I am trying to formulate an overall document storage strategy and am seriously considering upgrading to DTPO. One of the things I have not been able to successfully get working is finding documents stored in DT with external programs. I have found that Spotlight can find (and open in DT) my documents based on text in the documents, but it seems to be oblivious to the tags for those documents. I’d love to be able to use Spotlight or HoudaSpot to be able to do a tag search and locate DT documents. Is this possible? Thanks!
There is one application that is able to search on OpenMeta tagged documents in a DEVONthink database, and that is Ammonite. It works very, very, well if you can work with its dark, HUD-style interface. I could not, so I switched all my databases to use indexed documents which then does work with Punakea (my choice), Spotlight, HoudaSpot, etc.
Thanks for the reply, Greg. I like to have as many options as possible, so I would certainly prefer to keep my data out in the open and not have to use a specific search application. I really like the indexed option. How well does that work in general? Two scenarios I can think of in particular might be problematic:
- web clipping via DT’s clipper: where do these documents go on disk?
- creating a note: If I create a quick note, but want it to go somewhere in a generic folder, do I have to create it in the specific place, then ask DT to index it?
Thanks for bearing with my newbie questions!
To answer both questions-anything that you create in DEVONthink, capture to DEVONthink’s Sorter/Global Inbox, html documents via RSS feeds, etc. will need to be moved out of the database to an indexed folder. There is a way to automate this so that it is no more trouble than it is to file documents in groups contained in the database. If you attach this script to your indexed folder/groups, then each time you select the group the script is triggered. All documents that were put in the Finder folder will be indexed into the database and all documents that were put in the corresponding database group will be exported to the Finder folder.
--Full sync indexed folder script written by korm
tell application id "com.devon-technologies.thinkpro2"
deconsolidate record theRecord
synchronize record theRecord
You attach scripts to groups by bringing up the info panel (command-shift-i), click on the Select button, and navigate to the script’s location on your hard drive. Repeat for each of your indexed folder/groups. Note-you do not attach the script to folders in the Finder!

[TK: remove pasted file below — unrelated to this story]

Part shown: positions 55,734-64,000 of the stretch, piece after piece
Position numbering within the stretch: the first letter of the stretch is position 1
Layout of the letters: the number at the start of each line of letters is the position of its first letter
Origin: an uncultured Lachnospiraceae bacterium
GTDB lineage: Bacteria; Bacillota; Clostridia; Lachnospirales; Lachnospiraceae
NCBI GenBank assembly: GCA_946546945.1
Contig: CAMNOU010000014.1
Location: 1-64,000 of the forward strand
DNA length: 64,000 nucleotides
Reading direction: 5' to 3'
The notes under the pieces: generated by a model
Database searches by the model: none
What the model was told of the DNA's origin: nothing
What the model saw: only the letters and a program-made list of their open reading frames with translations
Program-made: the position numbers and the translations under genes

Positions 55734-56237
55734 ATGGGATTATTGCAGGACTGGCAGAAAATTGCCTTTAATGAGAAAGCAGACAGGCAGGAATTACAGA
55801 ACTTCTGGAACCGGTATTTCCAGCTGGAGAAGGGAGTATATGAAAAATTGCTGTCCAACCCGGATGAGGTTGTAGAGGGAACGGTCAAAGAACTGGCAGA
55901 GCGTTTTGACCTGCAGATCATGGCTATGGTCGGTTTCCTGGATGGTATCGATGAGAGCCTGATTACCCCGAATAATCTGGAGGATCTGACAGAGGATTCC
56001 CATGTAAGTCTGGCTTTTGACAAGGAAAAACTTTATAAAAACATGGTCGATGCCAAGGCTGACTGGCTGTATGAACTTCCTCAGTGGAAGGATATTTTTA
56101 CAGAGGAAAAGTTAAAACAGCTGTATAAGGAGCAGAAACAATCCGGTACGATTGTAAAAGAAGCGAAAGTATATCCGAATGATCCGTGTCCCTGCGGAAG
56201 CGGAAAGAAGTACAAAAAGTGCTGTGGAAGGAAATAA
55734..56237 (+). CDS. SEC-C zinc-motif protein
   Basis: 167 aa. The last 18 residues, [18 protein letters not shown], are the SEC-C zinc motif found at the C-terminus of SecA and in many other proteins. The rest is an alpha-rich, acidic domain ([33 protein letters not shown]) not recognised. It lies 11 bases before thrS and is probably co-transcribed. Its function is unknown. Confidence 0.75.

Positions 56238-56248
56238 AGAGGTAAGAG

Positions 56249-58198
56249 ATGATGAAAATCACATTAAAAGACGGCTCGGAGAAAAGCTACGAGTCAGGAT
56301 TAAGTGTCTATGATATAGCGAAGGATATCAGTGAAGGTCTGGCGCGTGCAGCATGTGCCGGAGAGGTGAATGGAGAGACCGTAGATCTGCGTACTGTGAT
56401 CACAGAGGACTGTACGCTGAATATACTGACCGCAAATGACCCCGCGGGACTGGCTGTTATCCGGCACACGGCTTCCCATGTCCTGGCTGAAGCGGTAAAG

I really like having my databases indexed but there are a couple of important points to be aware of. First, DEVONthink cannot re-link a in indexed folder that has had its location and/or name changed in the Finder. If you move it (in the Finder), you lose it (in the database). Next, if you move indexed documents in the database, they will not be moved in the Finder. So if you have the Finder folders named ‘FolderA’ and ‘FolderB’ indexed in the database and you move an indexed document in the database from group FolderA to group FolderB, the document will still appear in FolderA in the Finder. Also, replicants of documents will not appear in folders in the Finder. So if you replicate an indexed document in group FolderA to group FolderB, you will not see an alias of the document in the Finder folder FolderB.
These limitations are really not an issue as long as you are not trying to navigate the Finder’s folder hierarchy to locate and organize existing documents. That’s why the indexed approach works well for me-I want to use Dropbox for storage of some of my documents and I want to use Punakea to search on tags, but beyond that the actual Finder hierarchy is unimportant to me.
It’s probably also obvious that this approach requires more planning and ongoing ‘attention’ from the user. I’d recommend that new users become comfortable with the basics of using DEVONthink, or at least try this on a small scale, before converting multiple databases and thousands of documents to an indexed system.
Wow, great answer, Greg! Pardon me while I scoop my brains back into my head
OK, so it sounds doable; that is good. I agree that this is certainly not a beginner task!
My eventual plan was to have two databases: one for long-term storage and the other for current work.
The long-term database would be on an external drive, as it does not need to be portable and would contain bills, invoices, and other items that I would rarely access. Hazel would be used to file in a hierarchical folder structure and long-term accessibility is key.
The other database would be for entering current notes, clipping web pages and generally stuff that I want to refer to quickly and would travel with me on my laptop. I suppose I could work in DT for this material.
I just get nervous about any proprietary format for storing long-term documents. While I don’t think that DT will go away anytime soon, its availability after a decade is questionable